All Publications

  • Key factors for implementing mindfulness-based burnout interventions in surgery. American journal of surgery Lebares, C. C., Guvva, E. V., Desai, A., Herschberger, A., Ascher, N. L., Harris, H. W., O'Sullivan, P. 2019


    Burnout and distress are widespread issues in surgical training. While effective interventions are slowly coming to light, little has been published regarding the sustainable implementation of such interventions, including the critical need to identify barriers and enablers.Enhanced Stress Resilience Training (ESRT), a mindfulness-based cognitive intervention for surgical trainees, was delivered and studied on three separate occasions. For each, focus groups, field notes, surveys and interviews were collected involving leadership, administrators and participants. Thematic analysis was used in each instance, and across instances, to explore concepts and themes, which were used to identify critical influences effecting implementation.Culture (surrounding the intervention), infrastructure (supporting the intervention) and adaptability (of the intervention) were repeatedly critical influences, guiding iterative adaptation of the intervention, and resulting in sustainability across groups and over time.Identifying critical influences on intervention feasibility and acceptability can guide intervention refinement and shift sustainable implementation barriers to become enablers, as was the case at our institution. This approach may be useful in other settings.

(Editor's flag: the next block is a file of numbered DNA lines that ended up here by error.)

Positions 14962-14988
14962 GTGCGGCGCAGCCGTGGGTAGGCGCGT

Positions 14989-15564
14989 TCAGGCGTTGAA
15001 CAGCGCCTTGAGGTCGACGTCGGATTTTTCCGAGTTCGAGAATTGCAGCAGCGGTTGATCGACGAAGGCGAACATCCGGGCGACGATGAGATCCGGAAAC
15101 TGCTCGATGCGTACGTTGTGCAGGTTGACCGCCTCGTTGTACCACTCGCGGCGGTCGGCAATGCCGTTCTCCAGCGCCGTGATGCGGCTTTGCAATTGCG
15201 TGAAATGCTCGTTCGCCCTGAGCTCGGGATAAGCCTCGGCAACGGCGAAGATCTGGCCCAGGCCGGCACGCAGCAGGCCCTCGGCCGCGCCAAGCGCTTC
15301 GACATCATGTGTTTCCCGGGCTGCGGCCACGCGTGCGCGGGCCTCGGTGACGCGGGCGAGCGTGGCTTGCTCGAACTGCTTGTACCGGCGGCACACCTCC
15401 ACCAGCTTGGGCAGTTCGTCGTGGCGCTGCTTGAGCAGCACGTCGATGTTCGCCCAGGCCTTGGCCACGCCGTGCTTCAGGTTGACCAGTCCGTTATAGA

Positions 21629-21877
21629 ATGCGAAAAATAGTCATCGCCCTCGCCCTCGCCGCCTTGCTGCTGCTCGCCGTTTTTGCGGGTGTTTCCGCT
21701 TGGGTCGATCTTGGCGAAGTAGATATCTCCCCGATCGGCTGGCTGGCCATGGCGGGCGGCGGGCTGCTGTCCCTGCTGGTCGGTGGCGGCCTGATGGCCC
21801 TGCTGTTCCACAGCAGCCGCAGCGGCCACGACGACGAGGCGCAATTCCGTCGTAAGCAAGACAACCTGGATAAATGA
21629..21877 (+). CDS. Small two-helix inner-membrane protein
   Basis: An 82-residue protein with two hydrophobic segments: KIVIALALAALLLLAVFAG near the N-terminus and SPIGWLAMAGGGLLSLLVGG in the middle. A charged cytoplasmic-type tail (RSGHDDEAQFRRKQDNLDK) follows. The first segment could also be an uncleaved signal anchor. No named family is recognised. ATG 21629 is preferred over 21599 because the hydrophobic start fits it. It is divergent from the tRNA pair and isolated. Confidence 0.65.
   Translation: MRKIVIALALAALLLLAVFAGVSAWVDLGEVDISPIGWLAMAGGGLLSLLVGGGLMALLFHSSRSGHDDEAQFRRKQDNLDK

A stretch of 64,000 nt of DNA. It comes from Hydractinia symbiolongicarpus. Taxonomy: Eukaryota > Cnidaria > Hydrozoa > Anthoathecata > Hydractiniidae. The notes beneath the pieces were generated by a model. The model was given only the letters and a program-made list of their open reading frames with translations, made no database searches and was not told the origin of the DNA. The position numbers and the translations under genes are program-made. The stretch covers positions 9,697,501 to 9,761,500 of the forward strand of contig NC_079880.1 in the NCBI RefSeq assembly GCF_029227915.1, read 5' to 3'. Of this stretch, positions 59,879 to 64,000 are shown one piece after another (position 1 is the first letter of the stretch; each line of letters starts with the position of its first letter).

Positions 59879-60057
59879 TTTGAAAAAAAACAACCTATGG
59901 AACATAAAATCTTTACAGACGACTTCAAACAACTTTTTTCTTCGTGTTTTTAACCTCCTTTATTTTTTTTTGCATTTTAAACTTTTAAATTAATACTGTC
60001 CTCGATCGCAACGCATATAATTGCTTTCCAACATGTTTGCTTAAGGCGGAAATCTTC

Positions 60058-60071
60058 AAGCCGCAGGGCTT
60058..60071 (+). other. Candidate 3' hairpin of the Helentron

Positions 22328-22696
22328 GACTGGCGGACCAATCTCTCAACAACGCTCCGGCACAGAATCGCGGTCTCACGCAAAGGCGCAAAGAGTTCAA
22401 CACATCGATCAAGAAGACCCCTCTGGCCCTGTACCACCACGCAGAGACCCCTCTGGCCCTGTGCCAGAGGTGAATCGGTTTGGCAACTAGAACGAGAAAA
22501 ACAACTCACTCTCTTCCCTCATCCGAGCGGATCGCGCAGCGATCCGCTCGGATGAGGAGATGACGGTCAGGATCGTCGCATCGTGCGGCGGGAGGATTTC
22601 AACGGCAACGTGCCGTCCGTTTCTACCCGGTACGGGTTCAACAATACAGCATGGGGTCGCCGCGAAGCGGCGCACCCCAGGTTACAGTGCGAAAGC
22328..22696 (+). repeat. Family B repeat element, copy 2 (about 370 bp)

View details for DOI 10.1016/j.amjsurg.2019.10.025

    View details for PubMedID 31668282

  • Efficacy of Mindfulness-Based Cognitive Training in Surgery: Additional Analysis of the Mindful Surgeon Pilot Randomized Clinical Trial. JAMA network open Lebares, C. C., Guvva, E. V., Olaru, M., Sugrue, L. P., Staffaroni, A. M., Delucchi, K. L., Kramer, J. H., Ascher, N. L., Harris, H. W. 2019; 2 (5): e194108